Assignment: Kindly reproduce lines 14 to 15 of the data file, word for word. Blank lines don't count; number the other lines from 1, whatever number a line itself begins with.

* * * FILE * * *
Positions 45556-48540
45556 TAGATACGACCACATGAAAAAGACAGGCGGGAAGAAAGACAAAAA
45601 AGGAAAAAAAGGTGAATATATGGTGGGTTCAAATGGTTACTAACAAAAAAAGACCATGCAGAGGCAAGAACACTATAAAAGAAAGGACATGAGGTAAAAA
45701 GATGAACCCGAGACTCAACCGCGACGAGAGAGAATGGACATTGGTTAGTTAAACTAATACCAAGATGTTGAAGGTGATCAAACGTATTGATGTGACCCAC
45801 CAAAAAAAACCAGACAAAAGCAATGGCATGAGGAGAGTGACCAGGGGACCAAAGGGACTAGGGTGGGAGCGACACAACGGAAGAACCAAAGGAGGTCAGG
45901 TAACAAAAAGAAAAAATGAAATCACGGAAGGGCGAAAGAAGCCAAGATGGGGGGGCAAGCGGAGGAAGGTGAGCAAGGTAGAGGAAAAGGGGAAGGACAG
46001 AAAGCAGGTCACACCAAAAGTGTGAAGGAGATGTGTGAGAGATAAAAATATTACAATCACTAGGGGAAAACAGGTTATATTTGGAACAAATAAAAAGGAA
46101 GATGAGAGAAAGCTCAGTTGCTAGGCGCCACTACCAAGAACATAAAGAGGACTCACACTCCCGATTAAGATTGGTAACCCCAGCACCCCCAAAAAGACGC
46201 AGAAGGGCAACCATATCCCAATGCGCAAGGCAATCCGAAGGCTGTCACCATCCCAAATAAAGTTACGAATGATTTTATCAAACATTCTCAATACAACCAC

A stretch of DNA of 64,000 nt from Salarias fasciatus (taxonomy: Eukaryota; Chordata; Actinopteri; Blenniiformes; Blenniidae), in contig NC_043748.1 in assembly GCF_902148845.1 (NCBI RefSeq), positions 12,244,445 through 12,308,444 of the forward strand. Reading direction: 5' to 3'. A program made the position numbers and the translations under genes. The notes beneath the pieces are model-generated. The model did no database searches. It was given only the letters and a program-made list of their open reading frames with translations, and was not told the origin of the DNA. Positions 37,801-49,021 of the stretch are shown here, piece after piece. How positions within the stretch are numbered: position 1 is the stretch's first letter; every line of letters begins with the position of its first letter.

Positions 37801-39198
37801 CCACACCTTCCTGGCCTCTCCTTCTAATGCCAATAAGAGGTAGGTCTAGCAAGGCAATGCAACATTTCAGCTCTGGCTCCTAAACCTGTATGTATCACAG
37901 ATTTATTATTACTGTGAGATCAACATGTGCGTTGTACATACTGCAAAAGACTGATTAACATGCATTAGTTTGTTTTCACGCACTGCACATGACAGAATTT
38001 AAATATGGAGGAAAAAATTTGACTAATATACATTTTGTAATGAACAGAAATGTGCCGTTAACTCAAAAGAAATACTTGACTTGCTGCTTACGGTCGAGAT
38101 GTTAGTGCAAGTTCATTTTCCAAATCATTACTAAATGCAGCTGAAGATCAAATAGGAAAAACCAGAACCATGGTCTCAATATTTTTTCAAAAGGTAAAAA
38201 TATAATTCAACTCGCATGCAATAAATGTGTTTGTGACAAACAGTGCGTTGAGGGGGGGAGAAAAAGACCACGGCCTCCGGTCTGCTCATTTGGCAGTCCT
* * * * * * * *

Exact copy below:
38001 AAATATGGAGGAAAAAATTTGACTAATATACATTTTGTAATGAACAGAAATGTGCCGTTAACTCAAAAGAAATACTTGACTTGCTGCTTACGGTCGAGAT
38101 GTTAGTGCAAGTTCATTTTCCAAATCATTACTAAATGCAGCTGAAGATCAAATAGGAAAAACCAGAACCATGGTCTCAATATTTTTTCAAAAGGTAAAAA